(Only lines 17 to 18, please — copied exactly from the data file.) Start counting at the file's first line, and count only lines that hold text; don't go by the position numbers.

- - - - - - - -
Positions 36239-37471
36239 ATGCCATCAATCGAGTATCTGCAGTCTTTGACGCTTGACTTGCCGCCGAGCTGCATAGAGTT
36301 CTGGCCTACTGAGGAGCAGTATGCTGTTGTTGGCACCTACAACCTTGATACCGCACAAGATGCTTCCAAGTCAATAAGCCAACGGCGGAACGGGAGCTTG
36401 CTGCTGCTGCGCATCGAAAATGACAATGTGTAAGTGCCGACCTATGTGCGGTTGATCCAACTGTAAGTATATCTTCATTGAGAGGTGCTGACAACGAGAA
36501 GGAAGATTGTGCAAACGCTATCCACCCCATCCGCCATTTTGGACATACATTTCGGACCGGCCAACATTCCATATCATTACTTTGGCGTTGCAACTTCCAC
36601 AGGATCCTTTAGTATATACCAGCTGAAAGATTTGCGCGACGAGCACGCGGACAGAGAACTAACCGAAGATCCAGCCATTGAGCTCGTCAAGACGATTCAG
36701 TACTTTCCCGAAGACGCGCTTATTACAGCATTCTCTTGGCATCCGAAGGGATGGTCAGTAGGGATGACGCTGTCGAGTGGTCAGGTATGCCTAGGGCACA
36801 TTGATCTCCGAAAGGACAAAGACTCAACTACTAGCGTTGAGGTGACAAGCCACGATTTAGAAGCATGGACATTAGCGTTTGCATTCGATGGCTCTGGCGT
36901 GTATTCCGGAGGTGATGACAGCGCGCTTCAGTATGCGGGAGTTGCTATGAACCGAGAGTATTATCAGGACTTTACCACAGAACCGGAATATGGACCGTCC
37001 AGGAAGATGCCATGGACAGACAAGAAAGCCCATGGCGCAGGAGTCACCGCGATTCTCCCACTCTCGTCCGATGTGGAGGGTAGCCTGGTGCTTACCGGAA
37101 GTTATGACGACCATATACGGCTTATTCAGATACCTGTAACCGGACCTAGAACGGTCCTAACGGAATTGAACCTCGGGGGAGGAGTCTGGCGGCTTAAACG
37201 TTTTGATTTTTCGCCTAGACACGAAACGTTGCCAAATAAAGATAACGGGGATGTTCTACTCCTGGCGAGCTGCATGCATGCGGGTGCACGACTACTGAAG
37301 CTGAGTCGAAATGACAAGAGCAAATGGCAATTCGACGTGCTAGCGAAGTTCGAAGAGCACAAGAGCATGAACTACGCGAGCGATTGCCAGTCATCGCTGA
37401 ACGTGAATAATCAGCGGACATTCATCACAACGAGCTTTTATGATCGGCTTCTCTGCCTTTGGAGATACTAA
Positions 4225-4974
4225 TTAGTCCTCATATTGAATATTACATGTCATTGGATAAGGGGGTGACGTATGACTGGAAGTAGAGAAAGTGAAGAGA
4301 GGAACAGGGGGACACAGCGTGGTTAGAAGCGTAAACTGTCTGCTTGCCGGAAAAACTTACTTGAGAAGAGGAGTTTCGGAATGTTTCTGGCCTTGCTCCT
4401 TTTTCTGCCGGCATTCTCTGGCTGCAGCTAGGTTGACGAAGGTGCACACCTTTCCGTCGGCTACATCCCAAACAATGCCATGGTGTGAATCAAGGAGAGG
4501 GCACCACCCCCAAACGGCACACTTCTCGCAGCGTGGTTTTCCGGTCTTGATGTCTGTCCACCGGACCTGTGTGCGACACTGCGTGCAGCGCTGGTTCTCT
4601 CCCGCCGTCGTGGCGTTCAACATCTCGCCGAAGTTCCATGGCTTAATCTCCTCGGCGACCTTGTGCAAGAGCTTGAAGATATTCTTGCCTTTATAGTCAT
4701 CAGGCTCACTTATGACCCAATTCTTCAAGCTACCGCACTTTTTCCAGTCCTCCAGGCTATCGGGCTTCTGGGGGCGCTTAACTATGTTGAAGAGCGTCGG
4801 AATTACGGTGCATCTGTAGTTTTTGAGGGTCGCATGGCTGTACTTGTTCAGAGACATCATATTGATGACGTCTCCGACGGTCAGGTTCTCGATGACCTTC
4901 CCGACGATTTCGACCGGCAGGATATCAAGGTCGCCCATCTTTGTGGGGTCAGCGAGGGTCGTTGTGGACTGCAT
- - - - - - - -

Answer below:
4301 GGAACAGGGGGACACAGCGTGGTTAGAAGCGTAAACTGTCTGCTTGCCGGAAAAACTTACTTGAGAAGAGGAGTTTCGGAATGTTTCTGGCCTTGCTCCT
4401 TTTTCTGCCGGCATTCTCTGGCTGCAGCTAGGTTGACGAAGGTGCACACCTTTCCGTCGGCTACATCCCAAACAATGCCATGGTGTGAATCAAGGAGAGG